You should run your upsell sequence within a maximum of a fortnight of a person purchasing a product on your site. The email sequence you use for an upsell would be similar to the one you’d use for a promotion. However, it’s important to recognize that the person you are emailing has recently purchased something from you.
Doing this is easy. For example, you might say:
Summer is coming 🙂
We just wanted to let you know your surfboard was dispatched yesterday. As an existing customer, you’re now eligible for a limited time discount on all our summer beachwear…
You can see where this email is heading.
The email sequence you use doesn’t need to be as long as the initial promotion. I suggest sending two emails – one email to let them know there are deals available, and the second to say the offer is coming to a close.
A good example of a person who does this effectively is Bertrand, the founder of Youzign. He has a number of complementary graphics design software platforms. This creates opportunities for upselling customers in the same way that an ecommerce store might do.
It’s possible to get really high conversion rates with the right offer.
Some of our best upsells converted 60% of customers. Without an upsell, this would all be lost, which is substantial revenue for any business. Of course, you don’t want to overdo it and negatively impact the customer experience. They should always be at the heart of your sales process.
Don’t let profit define your strategy. As he mentioned, it’s important to get that balance between the customer experience, and the sales process.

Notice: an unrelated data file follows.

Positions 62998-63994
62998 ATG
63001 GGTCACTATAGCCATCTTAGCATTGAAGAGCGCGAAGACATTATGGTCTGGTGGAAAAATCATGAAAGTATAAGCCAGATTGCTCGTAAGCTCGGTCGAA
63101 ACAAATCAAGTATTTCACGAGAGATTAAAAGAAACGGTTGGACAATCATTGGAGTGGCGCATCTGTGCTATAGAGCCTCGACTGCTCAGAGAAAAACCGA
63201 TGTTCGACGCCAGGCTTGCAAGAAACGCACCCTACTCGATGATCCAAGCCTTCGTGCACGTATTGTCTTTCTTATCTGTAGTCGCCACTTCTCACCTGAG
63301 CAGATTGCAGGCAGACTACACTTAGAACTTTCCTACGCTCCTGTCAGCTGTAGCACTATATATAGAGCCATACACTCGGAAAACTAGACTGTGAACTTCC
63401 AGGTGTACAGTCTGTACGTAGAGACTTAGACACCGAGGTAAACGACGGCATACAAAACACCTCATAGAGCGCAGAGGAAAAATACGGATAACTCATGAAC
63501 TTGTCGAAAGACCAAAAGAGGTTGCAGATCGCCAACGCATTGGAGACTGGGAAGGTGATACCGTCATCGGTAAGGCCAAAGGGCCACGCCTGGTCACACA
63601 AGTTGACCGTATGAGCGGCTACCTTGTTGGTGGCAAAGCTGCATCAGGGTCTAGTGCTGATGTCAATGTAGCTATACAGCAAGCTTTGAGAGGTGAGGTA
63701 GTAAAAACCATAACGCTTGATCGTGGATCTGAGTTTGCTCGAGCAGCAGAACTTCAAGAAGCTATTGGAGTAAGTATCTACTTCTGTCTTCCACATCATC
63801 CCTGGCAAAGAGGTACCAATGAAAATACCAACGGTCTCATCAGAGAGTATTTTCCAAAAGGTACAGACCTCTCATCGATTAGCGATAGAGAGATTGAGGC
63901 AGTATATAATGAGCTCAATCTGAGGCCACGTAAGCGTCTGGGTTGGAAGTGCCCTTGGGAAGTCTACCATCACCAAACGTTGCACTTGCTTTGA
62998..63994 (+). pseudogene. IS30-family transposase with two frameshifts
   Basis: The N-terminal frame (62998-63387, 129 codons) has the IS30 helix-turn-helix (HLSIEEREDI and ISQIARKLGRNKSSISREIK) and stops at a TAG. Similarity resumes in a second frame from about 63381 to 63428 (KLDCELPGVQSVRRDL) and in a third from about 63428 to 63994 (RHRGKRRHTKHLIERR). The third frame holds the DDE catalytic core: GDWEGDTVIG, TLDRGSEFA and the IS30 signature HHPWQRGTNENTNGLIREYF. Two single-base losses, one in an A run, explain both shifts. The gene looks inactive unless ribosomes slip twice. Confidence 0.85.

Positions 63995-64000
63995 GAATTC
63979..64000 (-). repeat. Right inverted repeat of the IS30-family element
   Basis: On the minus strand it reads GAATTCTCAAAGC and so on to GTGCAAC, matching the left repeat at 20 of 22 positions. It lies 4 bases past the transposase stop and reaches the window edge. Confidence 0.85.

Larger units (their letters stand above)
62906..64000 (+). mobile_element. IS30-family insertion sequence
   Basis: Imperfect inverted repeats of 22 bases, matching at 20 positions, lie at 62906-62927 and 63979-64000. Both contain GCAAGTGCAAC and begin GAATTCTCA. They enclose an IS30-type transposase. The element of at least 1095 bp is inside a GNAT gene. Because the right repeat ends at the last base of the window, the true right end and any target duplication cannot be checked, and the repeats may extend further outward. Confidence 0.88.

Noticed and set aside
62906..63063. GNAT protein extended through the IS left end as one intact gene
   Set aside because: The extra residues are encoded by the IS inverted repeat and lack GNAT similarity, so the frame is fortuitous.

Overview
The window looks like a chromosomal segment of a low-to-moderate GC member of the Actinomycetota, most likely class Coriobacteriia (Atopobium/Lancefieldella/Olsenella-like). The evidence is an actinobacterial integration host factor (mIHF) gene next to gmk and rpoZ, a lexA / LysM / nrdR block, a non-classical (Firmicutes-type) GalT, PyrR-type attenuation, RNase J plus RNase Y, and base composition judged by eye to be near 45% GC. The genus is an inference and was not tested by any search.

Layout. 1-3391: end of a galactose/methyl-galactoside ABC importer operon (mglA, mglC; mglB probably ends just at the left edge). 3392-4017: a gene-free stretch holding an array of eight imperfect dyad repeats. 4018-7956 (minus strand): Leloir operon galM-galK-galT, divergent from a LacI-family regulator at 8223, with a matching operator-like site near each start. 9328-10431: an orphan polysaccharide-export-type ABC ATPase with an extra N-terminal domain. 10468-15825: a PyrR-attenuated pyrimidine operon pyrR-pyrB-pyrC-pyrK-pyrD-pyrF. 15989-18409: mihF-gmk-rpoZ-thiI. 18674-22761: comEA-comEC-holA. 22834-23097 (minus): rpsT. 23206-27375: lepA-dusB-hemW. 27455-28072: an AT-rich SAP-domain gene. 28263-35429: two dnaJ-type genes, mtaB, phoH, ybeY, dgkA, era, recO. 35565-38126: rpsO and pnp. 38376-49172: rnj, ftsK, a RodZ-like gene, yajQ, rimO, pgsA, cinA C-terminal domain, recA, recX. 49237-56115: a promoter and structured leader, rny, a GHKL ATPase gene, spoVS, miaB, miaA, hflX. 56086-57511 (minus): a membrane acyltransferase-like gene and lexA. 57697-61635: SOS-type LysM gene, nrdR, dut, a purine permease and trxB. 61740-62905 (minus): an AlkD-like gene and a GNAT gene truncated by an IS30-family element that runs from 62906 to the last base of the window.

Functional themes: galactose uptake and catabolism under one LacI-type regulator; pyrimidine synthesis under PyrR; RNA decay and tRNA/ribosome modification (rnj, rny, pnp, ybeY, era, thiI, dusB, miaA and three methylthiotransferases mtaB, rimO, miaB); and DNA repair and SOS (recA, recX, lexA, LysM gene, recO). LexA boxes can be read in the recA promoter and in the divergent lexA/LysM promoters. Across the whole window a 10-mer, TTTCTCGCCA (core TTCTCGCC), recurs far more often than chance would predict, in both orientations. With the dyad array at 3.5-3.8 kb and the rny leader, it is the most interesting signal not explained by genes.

5. The cart abandonment sequence
The shopping cart is widely recognized as a major leak in your sales funnel. Around 75% of customers abandon an online purchase.
Cart abandonment emails help turn some of those lost leads into buyers. Below is a basic outline of a good cart abandonment series used by Jack Paxton. He is one of the founders of Vyper, a growth hacking platform, and works as a consultant for companies like AppSumo, and BPN Nutrition.
Suggested Abandon Cart Email Sequence:
- 6 Hours after abandoning cart:
This is a friendly reminder using scarcity, mention that you have limited stock, or this item sells out regularly.
- 24 Hours Later:
Run a time-sensitive special offer for the customer that lasts for 48 hours. This can be free shipping.
- 72 Hours Later:
Last chance offer. This email has the greatest discount. It can be a dollar or percentage discount. You can make this a unique expiring offer to add scarcity.
Here’s what this sequence looks like in practice.
Usually, the first email in the sequence will help recover about 25% of lost sales who signed up to the cart abandonment sequence. The second and third emails will help you generate additional sales. You can increase revenue returns by running abandoned cart ads on networks like Facebook, Instagram & Google.
Email sequences and drip campaigns should form a core part of your online marketing strategy. In this article, I’ve shown you some of the most common campaigns used by marketers. If you’re struggling to monetize your list or engage your readers, then hopefully these campaigns will form a framework that you can reference in the future.
With a few edits, you should be able to incorporate these campaigns into your email marketing strategy. Of course, it’s going to take a few days to do this, so make sure to bookmark this page as you’ll want to refer to it later. If you have questions about anything I’ve covered in the article, let me know in the comments below!